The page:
I left the classroom: The College, Career, and Community Writer’s Project brought me back

Reading Time: 5 minutes

Another email, another professional development meeting, another day of planning lost.

When I was first introduced to the College, Career, and Community Writer’s Project (C3WP), I’ll admit that I was not thrilled. I had experienced far too many “professional development” sessions in my four years of teaching to expect much. It’s hard to believe that such disillusionment can develop in four short years, but that is the reality of this high-stress career.

I didn’t know it yet, but I had succumbed to teacher burnout. In fact, I would find myself taking a year off from the classroom to try and sort things out; I never thought I’d go back. But the sparks that came from that PD session would reignite my love for the profession. And, as corny as it sounds, it would transform my classroom and my practice.

I can already sense your skepticism.

Survival Mode

My first encounter with C3WP was the year before I left the classroom. I was unhappy with the profession, tired of the politics, yearning for something with room for advancement. In short, teaching wasn’t the fulfilling profession I expected it to be. 

C3WP did a lot to get me through that year. Despite my initial skepticism, I quickly realized that this was something different. My students were engaged and excited about reading and writing, and I was eager to hear their informed opinions. After several cycles of PD, instruction, and formative assessment, I saw that my students were learning to respectfully disagree with each other. The nuance apparent in their writing highlighted their mastery of argument as multi-perspective conversation rather than just pro/con. I had an amazing Thinking Partner who helped me brainstorm through so many ideas and hang-ups. In fact, the collaborative relationship that began between us that year still continues today. In the end, my students even came out of their state test filled with confidence, and their scores proved the efficacy of the program.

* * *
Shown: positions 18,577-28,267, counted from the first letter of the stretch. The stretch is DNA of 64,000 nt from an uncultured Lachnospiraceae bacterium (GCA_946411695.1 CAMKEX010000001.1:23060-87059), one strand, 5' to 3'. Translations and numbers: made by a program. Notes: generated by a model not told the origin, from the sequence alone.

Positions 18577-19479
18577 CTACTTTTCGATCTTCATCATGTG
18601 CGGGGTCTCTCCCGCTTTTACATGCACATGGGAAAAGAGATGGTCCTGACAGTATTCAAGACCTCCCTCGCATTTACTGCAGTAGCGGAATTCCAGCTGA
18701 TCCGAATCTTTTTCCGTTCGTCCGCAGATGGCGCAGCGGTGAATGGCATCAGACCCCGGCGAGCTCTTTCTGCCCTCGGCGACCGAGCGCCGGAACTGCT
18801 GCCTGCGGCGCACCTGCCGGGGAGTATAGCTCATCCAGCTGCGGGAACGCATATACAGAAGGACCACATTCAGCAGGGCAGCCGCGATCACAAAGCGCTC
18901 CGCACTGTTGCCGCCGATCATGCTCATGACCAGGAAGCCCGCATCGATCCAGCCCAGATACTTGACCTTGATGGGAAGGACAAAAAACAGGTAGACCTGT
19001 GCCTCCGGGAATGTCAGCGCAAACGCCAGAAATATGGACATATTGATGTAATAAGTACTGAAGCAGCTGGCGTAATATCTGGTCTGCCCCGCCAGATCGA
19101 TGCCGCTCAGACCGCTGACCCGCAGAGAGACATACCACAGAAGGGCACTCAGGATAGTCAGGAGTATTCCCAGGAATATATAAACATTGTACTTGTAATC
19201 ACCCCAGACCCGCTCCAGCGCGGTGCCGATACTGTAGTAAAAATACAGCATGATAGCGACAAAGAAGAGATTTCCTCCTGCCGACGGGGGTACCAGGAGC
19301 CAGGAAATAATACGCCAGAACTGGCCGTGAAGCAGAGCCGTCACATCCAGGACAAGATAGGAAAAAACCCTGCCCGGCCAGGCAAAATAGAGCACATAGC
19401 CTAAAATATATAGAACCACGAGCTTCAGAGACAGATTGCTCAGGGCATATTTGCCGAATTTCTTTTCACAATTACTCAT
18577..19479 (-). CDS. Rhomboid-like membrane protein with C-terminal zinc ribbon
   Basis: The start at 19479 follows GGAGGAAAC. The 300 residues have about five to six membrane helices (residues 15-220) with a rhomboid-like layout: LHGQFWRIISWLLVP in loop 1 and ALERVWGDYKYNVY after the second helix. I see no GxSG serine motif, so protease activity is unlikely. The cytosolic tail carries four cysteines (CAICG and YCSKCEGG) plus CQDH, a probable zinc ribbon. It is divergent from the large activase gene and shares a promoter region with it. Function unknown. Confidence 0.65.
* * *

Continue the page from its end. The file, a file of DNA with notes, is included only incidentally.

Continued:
But it still wasn’t enough.

Let me be clear: this was not the fault of my school district. Teaching as a whole is a stressful, isolating profession, and I thought that it had nothing left to offer me. For this reason, I left the classroom—a situation that I thought would be permanent. But the South Mississippi Writing Project reached out to me. I had never felt that kind of support as a teacher; usually when I needed help, I had to seek it out or just fumble until things worked themselves out.

I had become part of the project’s professional network, and they supported me when I needed them most. It was at that point that things really began to turn around for me.

A New Perspective

Through a strange twist of fate, I became a C3WP thinking partner and PD facilitator in the same district that I had just left behind. I visited classrooms, led PD sessions, and brainstormed with these former coworkers in a way that I had never been able to before. In fact, I realized that I had never had the chance to work closely with my colleagues, especially those who taught different grades and at different schools.  It was refreshing to have the opportunity to share ways that my tenth graders learned with fourth, fifth, and sixth grade teachers in the same district. We discussed strategies, expectations, and classroom experiences to gain a deeper understanding of the core ELA standards. I even had the opportunity to co-teach with them in their own classrooms, which helped me better understand the foundations of the skills that I was teaching to high school students. Plus, I got to experience the unrestrained excitement of young children who are learning something new.